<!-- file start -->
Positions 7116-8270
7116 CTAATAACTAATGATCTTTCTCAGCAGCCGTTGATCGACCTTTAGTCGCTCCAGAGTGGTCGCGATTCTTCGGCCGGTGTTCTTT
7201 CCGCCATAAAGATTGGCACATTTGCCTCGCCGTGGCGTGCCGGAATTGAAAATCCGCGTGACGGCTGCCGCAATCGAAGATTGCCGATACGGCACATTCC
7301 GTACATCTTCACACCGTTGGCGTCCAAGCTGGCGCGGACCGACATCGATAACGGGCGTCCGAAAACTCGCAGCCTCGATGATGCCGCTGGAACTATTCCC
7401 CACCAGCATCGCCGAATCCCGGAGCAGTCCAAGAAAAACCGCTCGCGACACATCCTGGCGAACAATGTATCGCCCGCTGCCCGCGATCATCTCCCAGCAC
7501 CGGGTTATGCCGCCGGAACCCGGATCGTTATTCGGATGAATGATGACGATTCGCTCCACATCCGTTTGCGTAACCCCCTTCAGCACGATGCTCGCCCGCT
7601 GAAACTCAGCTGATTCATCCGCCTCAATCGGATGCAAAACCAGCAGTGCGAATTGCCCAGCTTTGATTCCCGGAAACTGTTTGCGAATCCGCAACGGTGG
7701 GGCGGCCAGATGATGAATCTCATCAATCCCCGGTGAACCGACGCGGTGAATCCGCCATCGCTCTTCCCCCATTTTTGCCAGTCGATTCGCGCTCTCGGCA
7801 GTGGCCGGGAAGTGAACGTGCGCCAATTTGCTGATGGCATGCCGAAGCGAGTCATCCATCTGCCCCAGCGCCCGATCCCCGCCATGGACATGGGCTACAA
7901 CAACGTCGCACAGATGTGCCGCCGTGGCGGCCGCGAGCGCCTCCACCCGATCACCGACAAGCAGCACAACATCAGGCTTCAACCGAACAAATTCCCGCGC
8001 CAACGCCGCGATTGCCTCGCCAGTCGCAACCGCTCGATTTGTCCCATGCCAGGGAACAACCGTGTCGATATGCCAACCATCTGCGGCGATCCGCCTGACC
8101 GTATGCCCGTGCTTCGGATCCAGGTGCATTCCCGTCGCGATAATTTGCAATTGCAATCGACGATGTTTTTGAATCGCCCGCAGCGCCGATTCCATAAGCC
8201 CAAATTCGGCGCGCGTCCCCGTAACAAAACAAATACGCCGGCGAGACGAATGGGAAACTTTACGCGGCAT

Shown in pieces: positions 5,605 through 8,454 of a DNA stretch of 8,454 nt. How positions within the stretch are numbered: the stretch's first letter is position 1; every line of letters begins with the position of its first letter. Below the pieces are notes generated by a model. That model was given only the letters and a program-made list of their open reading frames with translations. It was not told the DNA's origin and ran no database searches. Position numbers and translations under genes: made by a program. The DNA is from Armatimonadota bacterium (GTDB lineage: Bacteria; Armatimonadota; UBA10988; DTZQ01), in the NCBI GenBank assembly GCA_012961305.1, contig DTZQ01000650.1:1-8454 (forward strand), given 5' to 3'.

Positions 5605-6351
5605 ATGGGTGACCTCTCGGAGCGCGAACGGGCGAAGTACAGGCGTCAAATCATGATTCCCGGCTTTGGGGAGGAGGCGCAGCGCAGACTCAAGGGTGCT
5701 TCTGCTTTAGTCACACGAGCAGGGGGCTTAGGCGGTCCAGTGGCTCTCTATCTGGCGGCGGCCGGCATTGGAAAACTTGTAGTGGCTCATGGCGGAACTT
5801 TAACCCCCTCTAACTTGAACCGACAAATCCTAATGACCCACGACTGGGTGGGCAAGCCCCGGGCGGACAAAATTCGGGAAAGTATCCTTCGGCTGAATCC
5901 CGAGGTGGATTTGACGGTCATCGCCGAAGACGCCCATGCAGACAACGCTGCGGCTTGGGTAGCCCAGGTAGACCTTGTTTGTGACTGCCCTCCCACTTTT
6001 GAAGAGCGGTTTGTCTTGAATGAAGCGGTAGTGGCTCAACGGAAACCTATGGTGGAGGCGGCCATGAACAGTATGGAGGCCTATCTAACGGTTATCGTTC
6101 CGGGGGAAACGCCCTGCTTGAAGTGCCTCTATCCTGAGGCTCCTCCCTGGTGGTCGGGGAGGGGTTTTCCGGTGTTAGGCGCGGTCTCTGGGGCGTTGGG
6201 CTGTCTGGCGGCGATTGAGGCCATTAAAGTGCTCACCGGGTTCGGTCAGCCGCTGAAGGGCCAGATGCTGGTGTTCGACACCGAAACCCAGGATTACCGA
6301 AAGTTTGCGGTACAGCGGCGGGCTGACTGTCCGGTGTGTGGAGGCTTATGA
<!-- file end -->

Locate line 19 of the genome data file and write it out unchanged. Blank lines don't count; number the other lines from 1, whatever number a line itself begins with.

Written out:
5901 CGAGGTGGATTTGACGGTCATCGCCGAAGACGCCCATGCAGACAACGCTGCGGCTTGGGTAGCCCAGGTAGACCTTGTTTGTGACTGCCCTCCCACTTTT